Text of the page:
Bringing It #62: TWF Podcast Season 1 Wrap-Up, BT2P Newsletter Update, and more
We hope that spring is bringing you birdsong and good weather, and that the approach of the semester’s end is bringing you more energy than exhaustion. This issue of Bringing It is a bit of a pot-pourri: a job opportunity, announcements about The Way Forward podcast and BT2P’s new digital Newsletter, and a reflection from David on his current reading. Enjoy!
TWF Podcast Update
Thanks to all who have tuned in this semester to our new project, The Way Forward Podcast: Higher Education in a Time of Crisis. Since we last wrote to you, the final two episodes of this season have been released for streaming. In our sixth episode we speak with Michelle Fine, a distinguished social psychologist at the Graduate Center of the City University of New York and a leading practitioner of Critical Participatory Action Research (C-PAR), about the values and practices that ground her beliefs in participatory, community-engaged research and teaching, and we consider what it would look like for higher ed as a whole to be fully committed and accountable to communities in crisis. In our final episode of the Spring semester we talk with Patricia McGuire, president of Trinity Washington University, a Catholic women’s institution in Washington, DC, about Trinity’s social-justice mission, the public responsibilities of higher ed and higher ed leaders, and her own personal journey.
Much appreciation for all the educational leaders who took the time to be a guest in these conversations this Spring. And a big ‘thank you’ to the graduate students in Elon’s Masters of Higher Education program, who contributed research and editorial support towards this project!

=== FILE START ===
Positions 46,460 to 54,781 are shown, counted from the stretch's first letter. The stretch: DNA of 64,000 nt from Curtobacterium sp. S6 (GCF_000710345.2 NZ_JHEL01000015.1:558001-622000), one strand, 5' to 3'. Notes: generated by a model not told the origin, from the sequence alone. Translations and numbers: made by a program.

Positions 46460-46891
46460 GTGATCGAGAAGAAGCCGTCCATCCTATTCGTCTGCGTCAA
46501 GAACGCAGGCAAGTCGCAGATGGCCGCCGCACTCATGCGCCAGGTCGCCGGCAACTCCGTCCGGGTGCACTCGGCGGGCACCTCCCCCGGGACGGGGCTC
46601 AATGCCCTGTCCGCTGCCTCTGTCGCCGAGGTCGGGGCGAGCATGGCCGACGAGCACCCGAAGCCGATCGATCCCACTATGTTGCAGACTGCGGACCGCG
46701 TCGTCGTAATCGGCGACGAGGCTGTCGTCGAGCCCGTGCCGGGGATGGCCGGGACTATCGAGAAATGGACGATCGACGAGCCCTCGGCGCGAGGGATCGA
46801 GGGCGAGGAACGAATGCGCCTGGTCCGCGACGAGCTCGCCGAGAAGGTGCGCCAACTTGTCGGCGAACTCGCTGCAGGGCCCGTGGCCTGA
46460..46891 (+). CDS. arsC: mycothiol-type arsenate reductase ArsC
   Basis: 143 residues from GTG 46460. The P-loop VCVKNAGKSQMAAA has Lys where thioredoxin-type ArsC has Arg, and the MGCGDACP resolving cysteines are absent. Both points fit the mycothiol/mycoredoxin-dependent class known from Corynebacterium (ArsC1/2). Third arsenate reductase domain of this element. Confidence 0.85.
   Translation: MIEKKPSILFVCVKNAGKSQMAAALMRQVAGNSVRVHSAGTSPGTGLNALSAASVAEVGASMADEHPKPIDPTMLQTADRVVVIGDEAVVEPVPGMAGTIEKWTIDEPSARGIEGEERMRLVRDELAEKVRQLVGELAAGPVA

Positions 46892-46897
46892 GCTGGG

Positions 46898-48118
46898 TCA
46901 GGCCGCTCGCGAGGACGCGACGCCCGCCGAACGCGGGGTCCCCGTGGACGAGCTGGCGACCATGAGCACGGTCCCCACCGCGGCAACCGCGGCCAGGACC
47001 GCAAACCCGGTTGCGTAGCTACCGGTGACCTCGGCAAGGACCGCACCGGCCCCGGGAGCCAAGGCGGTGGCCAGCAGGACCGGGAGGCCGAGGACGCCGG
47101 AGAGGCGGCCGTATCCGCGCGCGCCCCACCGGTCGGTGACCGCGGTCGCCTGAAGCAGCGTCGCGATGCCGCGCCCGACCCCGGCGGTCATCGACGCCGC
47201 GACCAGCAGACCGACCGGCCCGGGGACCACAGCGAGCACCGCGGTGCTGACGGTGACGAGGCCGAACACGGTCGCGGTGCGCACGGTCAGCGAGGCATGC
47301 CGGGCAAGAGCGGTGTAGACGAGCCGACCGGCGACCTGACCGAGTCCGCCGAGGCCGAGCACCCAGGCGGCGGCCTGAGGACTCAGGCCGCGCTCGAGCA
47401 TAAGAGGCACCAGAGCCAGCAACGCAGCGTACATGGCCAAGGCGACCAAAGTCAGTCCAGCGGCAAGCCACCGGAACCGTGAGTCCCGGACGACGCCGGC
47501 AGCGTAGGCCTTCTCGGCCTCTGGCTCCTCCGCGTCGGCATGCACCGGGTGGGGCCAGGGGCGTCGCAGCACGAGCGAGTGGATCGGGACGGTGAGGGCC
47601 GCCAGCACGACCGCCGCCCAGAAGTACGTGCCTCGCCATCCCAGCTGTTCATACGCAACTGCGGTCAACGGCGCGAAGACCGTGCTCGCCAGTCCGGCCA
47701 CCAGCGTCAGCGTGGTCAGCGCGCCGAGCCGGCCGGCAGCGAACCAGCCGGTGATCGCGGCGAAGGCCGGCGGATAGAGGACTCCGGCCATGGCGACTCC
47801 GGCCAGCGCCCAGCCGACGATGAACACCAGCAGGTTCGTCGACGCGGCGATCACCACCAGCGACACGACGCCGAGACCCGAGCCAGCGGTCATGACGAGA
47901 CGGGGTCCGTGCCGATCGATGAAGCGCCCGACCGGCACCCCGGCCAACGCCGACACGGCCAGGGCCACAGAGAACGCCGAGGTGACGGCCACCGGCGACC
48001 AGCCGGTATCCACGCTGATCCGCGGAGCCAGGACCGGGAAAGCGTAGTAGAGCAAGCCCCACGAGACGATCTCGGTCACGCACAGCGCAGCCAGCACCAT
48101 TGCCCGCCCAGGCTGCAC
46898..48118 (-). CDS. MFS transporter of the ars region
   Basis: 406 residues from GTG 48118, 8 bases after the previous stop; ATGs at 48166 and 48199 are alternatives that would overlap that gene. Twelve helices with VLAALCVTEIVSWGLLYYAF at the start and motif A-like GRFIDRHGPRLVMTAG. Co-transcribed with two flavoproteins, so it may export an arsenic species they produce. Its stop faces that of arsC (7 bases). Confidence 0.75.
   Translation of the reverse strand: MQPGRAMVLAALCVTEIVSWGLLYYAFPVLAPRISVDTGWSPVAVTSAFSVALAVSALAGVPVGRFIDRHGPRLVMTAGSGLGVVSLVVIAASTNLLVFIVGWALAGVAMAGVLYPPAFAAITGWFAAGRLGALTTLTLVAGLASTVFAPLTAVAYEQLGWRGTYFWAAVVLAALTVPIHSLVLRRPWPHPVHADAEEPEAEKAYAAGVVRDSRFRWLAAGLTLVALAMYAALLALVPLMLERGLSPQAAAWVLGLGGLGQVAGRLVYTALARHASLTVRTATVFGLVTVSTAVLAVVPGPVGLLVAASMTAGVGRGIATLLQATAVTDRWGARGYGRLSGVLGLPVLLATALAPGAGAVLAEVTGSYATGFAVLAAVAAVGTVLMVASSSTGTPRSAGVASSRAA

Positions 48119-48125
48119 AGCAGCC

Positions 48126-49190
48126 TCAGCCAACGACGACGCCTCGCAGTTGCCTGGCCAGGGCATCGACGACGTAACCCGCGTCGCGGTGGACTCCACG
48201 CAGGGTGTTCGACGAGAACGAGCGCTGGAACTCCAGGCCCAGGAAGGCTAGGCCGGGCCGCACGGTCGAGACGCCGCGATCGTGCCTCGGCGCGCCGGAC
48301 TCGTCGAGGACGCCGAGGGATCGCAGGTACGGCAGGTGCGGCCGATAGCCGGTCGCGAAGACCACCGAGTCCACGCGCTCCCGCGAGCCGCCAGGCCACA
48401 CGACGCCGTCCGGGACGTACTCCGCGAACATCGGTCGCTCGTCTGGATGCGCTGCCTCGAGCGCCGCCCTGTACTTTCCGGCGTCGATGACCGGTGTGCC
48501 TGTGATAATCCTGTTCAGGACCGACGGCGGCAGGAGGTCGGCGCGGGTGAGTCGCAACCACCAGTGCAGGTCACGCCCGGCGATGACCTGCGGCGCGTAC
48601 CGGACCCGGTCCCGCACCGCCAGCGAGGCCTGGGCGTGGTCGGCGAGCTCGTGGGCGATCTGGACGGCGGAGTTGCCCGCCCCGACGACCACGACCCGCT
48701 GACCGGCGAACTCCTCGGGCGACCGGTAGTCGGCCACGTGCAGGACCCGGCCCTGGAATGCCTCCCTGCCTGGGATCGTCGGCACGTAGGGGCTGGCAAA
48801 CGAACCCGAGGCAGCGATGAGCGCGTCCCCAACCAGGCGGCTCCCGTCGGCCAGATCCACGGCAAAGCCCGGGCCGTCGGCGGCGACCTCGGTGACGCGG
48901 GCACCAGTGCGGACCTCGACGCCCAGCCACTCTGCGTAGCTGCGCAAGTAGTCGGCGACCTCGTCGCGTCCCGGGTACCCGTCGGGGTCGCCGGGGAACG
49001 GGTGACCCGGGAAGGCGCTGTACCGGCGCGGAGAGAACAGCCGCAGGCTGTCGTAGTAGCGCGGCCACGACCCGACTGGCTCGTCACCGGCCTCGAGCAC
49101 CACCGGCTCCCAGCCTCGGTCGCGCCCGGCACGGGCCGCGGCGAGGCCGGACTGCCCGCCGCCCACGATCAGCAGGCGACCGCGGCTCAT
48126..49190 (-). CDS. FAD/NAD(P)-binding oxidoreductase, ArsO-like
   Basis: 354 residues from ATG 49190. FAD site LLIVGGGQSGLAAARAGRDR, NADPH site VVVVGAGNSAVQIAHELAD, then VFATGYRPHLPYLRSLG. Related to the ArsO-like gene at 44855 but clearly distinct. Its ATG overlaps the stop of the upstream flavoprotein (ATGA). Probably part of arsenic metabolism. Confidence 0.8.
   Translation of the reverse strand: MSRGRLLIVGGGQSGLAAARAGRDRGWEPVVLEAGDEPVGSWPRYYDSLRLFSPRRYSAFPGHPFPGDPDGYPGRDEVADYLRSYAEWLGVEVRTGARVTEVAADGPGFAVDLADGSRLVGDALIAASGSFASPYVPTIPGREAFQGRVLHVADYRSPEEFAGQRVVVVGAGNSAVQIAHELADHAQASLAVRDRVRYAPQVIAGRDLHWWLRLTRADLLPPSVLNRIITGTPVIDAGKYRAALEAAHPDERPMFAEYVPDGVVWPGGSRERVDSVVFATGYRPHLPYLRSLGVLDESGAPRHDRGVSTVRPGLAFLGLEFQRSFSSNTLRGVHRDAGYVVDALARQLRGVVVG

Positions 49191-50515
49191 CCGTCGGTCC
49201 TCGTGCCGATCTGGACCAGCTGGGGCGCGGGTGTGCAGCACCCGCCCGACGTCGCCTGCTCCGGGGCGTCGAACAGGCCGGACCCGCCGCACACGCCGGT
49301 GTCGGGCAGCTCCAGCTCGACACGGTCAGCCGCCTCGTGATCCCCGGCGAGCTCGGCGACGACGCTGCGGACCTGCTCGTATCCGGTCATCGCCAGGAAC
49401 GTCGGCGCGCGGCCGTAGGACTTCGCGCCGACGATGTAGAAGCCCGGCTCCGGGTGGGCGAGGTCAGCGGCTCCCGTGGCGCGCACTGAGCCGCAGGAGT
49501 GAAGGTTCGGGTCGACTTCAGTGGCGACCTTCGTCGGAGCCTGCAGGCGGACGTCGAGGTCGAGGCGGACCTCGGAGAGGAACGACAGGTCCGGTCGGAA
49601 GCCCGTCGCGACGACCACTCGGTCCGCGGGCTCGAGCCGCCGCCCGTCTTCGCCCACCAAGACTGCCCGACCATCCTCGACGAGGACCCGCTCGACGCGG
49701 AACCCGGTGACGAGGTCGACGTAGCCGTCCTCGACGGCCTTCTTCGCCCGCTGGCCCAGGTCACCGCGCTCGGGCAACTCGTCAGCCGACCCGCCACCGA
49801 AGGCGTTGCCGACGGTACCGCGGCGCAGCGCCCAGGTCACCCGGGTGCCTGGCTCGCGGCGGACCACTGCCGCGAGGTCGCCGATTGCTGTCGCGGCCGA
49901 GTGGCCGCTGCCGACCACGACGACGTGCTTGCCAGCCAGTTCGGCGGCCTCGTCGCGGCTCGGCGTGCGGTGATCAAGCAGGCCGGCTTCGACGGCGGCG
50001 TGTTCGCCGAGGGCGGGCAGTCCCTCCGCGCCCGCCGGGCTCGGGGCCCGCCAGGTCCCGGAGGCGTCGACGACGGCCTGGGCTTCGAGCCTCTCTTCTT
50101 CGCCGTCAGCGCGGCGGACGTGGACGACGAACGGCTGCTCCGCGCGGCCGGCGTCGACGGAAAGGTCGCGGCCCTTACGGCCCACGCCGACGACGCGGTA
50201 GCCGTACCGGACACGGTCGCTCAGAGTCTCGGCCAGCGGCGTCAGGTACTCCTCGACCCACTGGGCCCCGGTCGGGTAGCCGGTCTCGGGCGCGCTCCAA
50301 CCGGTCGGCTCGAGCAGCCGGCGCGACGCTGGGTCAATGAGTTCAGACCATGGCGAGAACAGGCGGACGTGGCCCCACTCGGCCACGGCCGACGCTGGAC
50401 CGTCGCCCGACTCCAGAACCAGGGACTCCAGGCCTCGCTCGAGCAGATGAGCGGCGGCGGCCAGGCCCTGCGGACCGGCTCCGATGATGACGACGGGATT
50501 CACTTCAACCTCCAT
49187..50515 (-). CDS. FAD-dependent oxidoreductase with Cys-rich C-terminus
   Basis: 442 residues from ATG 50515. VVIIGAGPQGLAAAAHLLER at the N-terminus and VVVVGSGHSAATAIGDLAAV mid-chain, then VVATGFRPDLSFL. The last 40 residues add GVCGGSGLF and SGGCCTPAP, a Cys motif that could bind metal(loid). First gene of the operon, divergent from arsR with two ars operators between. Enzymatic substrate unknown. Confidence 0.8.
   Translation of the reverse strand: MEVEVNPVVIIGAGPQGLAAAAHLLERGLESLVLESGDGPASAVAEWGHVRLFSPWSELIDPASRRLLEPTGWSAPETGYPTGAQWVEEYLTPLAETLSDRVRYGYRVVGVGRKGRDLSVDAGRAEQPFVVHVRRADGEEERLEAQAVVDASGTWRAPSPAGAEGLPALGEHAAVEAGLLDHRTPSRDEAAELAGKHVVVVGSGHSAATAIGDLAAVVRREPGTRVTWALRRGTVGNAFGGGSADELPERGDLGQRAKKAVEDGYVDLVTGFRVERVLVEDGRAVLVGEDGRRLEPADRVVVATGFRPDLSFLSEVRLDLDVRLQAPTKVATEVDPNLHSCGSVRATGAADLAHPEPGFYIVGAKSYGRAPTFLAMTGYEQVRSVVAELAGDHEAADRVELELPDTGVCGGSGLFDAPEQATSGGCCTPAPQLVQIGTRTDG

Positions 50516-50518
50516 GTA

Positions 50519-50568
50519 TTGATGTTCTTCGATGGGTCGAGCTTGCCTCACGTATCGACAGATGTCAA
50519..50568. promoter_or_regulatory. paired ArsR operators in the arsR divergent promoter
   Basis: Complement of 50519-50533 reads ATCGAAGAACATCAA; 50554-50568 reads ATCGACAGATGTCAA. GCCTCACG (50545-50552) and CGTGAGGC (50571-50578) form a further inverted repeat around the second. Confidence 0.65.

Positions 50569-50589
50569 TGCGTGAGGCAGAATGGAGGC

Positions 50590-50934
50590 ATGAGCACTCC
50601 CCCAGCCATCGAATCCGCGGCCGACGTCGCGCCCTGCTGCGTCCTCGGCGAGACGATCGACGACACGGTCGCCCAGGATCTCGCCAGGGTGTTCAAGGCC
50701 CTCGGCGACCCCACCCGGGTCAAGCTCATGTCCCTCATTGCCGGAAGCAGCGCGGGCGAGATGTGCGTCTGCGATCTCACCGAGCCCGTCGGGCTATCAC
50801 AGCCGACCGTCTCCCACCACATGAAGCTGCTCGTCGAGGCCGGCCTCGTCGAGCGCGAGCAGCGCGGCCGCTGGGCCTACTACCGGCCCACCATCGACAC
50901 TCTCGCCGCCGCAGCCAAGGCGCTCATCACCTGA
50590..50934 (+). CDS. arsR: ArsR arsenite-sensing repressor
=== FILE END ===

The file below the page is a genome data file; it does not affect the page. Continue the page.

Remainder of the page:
If you haven’t been able to tune in, give a listen to the episodes of this first season:
- 1: The Way Forward Starts with Listening: A Conversation with Freeman Hrabowski
- 2: Changing Higher Ed From the Outside In: A Conversation with Nancy Cantor
- 3: In a Time of Wicked Problems, Educate Wicked Students: A Conversation with Paul Hanstedt
- 4: From Triage to Transformation: A Conversation with Elaine Maimon
- 5: Building a Transformational College for Adult Students: A Conversation with Adam Bush
- 6: The University Should Be a Borderland, not a Border Guard: A Conversation with Michelle Fine
- 7: Social Justice and the Value-Proposition of College: A Conversation with Patricia McGuire
The podcast is available for free streaming at the Apple Store, Audible, Spotify, and Stitcher. We’ll be taking a few weeks off as the Spring semester concludes and Summer gets underway. We look forward to continuing the podcast soon. As always, we welcome your suggestions for future episode topics or guests; please send those to [email protected].
What We’re Reading: Failure to Disrupt: Why Technology Alone Can’t Transform Education
Our mission at BT2P is supporting positive change in undergraduate education. For me, that work is grounded in the relationships that educators, students, and community partners build together and in finding the possibilities for radical innovation contained in those relationships. I’ve always been allergic to theories of educational change that prioritize technological magic bullets, especially the idea that ed tech will bring ‘disruptive innovation.’